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6 things we've learned so far about JK Rowling's 'Magic in North America'

Potayto, potahto – Muggle, No-Maj. It's just not the same ...
By Will Creighton   |   March 10, 2016 at 2:15 PM

The focus has shifted. The world of magic as envisioned by JK Rowling has exploded away from Hogwarts and across the Atlantic Ocean, landing on the shores of the New World!

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The History of Magic in North America introduces us to a land filled with mystical promise, inhabited by an indigenous people well versed in magic. They are practitioners of the craft in ways different from their foreign brethren.

So what have we learned so far?

1. To wand, or not to wand, that is the question. For the witches and wizards of the Native American tribes, it's not even a question - they make magic wandless. It should come as no surprise, though, given that the wand originated in Europe. What's particularly fascinating is that it hasn't hindered the Native American Animagi and potion-makers in the sophistication of their magic.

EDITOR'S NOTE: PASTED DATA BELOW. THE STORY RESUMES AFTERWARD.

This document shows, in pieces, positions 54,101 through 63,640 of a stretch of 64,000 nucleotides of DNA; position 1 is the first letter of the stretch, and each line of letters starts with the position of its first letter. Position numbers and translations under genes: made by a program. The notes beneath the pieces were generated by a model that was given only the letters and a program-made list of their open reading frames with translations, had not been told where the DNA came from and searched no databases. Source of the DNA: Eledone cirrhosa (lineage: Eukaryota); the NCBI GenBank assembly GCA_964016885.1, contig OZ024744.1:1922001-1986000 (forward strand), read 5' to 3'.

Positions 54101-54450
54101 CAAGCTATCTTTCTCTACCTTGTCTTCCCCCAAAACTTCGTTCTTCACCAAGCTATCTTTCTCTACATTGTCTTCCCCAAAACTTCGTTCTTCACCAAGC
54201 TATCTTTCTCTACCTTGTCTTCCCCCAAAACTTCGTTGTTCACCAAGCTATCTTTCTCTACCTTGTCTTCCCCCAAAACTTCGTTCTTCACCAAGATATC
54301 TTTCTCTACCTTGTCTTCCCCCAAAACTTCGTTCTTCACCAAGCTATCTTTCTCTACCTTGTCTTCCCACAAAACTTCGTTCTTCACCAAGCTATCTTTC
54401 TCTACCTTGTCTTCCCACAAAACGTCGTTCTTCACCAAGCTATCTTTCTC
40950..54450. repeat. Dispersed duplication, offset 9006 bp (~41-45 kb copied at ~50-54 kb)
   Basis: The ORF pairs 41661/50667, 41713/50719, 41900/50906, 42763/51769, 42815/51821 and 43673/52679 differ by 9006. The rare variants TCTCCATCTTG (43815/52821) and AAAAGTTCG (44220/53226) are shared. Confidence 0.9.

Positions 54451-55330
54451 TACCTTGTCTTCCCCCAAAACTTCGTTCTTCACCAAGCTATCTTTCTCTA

2. Native American "skin-walkers" are a bunch of spiritually and morally corrupt Animagi, or at least that's the vicious rumor spread throughout the various wizarding communities across the continent.

3. A corrupt group of wizarding mercenaries known as the Scourers instigated the Salem witch trials as a means to pay off bad debts. This shameful episode brought about the need for a governing body to preside over North America's wizarding citizenry.

4. The wizarding community founded the Magical Congress of the United States of America, or MACUSA (Mah – cooz – ah), in 1693, a century before the founding of that other US of A. MACUSA's first order of business was the trial and punishment of the Scourers. Those that were not apprehended melded into the population, forming an underground Brotherhood, bent on taking down those who practiced magic.

5. Ilvermorny School of Witchcraft and Wizardry began life as "no more than a rough shack containing two teachers and two students" and is the North American version of Hogwarts. (I can see a brand new series from my house!)

6. And finally, most concerning of all, Rappaport's Law, which instituted the total segregation of the wizarding and No-Maj (see below) communities. This legislation came about as the direct result of a girl falling for a boy (who happened to be a descendant of a Scourer) who would betray her trust in an attempt to eradicate all magic from North America.

PS. For all you muggles out there, in the New World, you're a No-Maj (it's short for 'No Magic'). Doesn't have quite the same ring to it, but you'll learn to love it?

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